While I was waiting for Cindy to get home, I went out to catch the colts. Colonel followed me into the barn, so I put a halter on him, very easily, then tied him to the fence and saddled him up. Brushed him a bit as his hair showed tracks from the last snow fall. He handled it all well, but seemed a little impatient with me. Seeing as my round corral is slippery and snow packed, I took him in the back of the shed, 40 x 40 feet. The filly followed us in, so I tied Col to a gentle post and then shut the door on them both, went and got my soft nylon rope and hackamore and chinks. When I came in the shed I hung up all but the rope and went to working with the filly.
I had made a contract with her yesterday that if she faced me I would take the pressure off. If she tried to turn her butt to me I would swing what ever was in my hand to agitate her a bit. She remembered her lesson well and in just a short time I could walk up to almost touch her. But I didn’t. I waited for her to touch me with her nose and sniff me. After she got very comfortable with that, I moved her off and let her circle and started throwing the coils of ropes over her back. Of course that upset her a bit at first, but in just a minute or two she wouldn’t even flinch when I threw them at her or if I flipped it around on her back and neck and hindquarters. Pretty amazing when you remember how snorty she is.
Pretty soon I had her circling away from me, backwards and dragging quite a bit of the rope from her neck, so I just reached down and picked it up and then I had a lop around her neck and worked her back and forth like that. When I felt she was ready for the halter I went over and took the halter off Colonel who had been an impatient audience for all this. He immediately walked over and hooked up with his half sister. I stuck the lead rope and a part of the halter thru’ my belt so that it would be handy when I needed it, but still out of the way of my hands. I again threw part of the rope over her back and worked to get it up around her neck at the throat latch area. I picked up the extra and again had control. She is very light and sensitive. In just a few minutes she would let me rub all over her with the coils of the rope in my hand, on both sides, clear over her butt. She was nervous and watchful, but stood for it well. I love a horse with brains. 🙂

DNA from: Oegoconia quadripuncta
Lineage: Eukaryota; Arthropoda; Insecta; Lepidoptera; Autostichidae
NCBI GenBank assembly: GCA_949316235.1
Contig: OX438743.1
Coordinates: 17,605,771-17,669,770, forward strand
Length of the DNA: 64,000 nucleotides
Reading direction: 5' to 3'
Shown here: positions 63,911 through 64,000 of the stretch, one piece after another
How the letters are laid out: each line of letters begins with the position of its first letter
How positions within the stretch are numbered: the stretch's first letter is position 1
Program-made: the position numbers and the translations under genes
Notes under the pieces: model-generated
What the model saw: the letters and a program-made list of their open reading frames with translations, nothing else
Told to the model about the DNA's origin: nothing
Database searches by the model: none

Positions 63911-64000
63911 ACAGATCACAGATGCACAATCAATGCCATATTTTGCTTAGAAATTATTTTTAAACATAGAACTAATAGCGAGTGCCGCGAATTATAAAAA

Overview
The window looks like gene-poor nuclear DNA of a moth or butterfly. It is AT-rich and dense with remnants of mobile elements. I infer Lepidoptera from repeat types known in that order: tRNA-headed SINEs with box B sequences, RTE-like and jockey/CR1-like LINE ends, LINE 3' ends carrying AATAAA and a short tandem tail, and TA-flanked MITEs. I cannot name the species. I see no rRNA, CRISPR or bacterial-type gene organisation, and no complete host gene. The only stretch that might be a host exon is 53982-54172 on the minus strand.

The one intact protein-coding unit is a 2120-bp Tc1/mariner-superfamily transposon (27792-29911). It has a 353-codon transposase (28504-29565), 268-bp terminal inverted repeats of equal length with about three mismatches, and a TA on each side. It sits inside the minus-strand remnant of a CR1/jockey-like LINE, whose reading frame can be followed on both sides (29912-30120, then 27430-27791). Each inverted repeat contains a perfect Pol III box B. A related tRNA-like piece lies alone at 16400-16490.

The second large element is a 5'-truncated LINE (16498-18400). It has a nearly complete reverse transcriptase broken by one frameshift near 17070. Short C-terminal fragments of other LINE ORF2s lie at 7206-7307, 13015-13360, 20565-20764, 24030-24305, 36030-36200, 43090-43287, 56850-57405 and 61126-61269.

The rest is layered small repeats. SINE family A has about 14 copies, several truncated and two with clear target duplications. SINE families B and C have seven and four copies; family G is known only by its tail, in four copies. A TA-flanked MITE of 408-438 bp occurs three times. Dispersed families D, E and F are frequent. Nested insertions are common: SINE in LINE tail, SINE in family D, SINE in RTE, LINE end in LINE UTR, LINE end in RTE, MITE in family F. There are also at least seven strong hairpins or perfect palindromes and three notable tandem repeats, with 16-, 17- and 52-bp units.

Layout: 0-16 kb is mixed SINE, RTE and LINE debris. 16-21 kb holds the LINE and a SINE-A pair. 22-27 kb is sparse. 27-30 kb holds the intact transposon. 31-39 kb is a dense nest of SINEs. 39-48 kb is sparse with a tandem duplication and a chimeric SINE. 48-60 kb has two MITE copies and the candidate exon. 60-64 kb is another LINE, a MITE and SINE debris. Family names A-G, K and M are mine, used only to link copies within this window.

I rubbed on her with my hand where I was going to be working to get the halter on and in a few more minutes had it carefully slipped over her nose and the poll and tied it off.
All this time Colonel was watching or pestering us wanting to be a part of it. Soon I had her moving from side to side with just very gentle pressure on the lead rope. I asked her to walk by me and turn her butt away and step across with her hind feet as she did so. It took a few tries for her to understand this, but she soon was doing that also. About then Colonel was right there and she kind of got on the other side of him from me so I just let the lead rope go behind him and then watched to see what would happen. Nothing, tho’ he did kind of look to me to see what it was I wanted. So I stepped back and flipped the rope up over the saddle and took a half turn on the horn and asked him to move off a little. When the pressure came to the horn he never even twitched. Just moved until he felt the pressure and stopped. So I decided to kill two birds with one stone and set out to let him lead her from the horn. Worked well. She was more willing to go along with him and he found he could walk into the pressure from the rope on the horn. Neither got excited and when the filly did set back a bit, he just kept on going and she gave to pressure. When she did, he stopped and I didn’t even have to let slack in the rope for her to get the release. She gave it to herself. Beautiful!